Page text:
- Constraining estimates in variable consideration – you should include variable consideration (e.g. bonus) in the transaction price only when it’s highly probable that you can keep it (this is a big simplification);
- Significant financing component – if your clients will pay you with delay, do the payments reflect the time value of money?
- Non-cash consideration – do you receive some non-cash items from your customer in return for your goods or services?
- Consideration payable to a customer – do you provide some vouchers or coupons to your customers?
- And other factors.
Step 4: Allocate the transaction price to the performance obligations
Once you have identified the contract‘s performace obligations and determined the transaction price, you need to split the transaction price and allocate it to the individual performance obligations.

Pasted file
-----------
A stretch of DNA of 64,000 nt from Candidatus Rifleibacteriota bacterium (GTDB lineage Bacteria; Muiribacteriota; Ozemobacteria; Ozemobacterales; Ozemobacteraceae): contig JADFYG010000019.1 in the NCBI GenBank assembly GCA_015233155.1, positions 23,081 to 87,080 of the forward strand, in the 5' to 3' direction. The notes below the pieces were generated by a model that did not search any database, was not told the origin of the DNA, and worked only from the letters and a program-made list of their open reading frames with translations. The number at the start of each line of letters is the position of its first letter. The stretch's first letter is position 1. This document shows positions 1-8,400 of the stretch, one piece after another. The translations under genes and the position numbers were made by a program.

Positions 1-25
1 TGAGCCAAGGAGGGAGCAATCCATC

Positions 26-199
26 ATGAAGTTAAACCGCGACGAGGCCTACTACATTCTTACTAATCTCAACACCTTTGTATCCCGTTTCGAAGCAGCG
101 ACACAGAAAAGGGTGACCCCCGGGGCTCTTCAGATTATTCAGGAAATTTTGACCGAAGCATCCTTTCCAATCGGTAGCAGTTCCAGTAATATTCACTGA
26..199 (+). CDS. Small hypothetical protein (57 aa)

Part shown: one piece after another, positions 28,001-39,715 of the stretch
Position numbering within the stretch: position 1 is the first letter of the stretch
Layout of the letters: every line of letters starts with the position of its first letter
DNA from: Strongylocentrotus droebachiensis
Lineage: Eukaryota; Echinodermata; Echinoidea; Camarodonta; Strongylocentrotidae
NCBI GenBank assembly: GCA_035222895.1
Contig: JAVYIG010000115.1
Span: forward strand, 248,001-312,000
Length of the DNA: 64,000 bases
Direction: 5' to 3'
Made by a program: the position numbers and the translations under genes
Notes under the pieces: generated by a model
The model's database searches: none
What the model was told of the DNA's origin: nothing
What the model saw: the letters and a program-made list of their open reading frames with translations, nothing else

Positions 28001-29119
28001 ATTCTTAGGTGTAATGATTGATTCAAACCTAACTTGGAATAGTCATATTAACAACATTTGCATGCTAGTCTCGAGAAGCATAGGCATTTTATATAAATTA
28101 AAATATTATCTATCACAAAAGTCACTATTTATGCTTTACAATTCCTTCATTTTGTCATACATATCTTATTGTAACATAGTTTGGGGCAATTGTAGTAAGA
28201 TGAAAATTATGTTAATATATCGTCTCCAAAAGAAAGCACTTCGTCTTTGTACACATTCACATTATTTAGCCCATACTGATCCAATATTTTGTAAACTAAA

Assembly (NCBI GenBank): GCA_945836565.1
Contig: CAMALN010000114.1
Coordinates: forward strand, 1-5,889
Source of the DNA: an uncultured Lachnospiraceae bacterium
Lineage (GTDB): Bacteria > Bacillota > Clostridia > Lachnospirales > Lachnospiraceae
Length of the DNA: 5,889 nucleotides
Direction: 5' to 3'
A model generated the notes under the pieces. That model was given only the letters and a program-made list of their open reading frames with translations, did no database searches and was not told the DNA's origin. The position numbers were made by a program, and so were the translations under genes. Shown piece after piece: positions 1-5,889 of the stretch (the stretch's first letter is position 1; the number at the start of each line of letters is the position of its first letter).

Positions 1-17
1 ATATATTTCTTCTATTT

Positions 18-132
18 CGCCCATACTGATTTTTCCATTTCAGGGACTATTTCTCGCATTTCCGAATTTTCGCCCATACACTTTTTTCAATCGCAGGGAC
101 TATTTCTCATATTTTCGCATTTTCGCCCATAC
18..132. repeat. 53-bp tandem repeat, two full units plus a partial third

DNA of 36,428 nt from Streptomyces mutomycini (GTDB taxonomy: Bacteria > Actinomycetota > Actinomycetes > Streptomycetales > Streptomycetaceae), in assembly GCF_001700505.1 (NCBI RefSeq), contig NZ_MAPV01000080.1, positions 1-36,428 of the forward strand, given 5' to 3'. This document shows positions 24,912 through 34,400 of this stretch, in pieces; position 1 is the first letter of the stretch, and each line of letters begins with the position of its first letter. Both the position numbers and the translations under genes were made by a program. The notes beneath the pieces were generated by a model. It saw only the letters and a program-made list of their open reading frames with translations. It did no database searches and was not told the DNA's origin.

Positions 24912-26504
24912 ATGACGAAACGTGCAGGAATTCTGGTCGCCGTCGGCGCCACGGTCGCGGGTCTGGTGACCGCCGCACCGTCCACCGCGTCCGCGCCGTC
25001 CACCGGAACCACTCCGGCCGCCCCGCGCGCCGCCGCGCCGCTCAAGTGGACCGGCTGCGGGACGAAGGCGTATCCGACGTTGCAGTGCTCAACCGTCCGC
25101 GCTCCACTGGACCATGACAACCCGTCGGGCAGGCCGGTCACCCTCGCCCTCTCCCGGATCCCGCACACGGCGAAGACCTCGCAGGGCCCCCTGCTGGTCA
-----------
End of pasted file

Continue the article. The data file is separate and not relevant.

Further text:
The general rule is to do it based on their relative stand-alone selling prices, but there are 2 exceptions when you allocate in a different way:
- When allocating discounts, and
- When allocating considerations with variable amounts.
A stand-alone selling price is a price at which an entity would sell a promised good or a service separately to the customer (not in the bundle).
The best way to determine a stand-alone selling price is simply to take observable selling prices and if these are not available, then you need to estimate them. IFRS 15 suggest a few methods for estimating stand-alone selling prices, such as adjusted market assessment approach, etc.
If this seems to theoretical, let me point you to this article. It illustrates all steps on a very simple telecom example.
Step 5 Recognize revenue when (or as) the entity satisfies a performance obligation
A performance obligation is satisfied (and revenue is recognized) when a promised good or service is transferred to a customer. This happens when control is passed.
A performance obligation can be satisfied either:
- Over time – in this case, control is passed to the customer over some period of time (e.g. contract term); or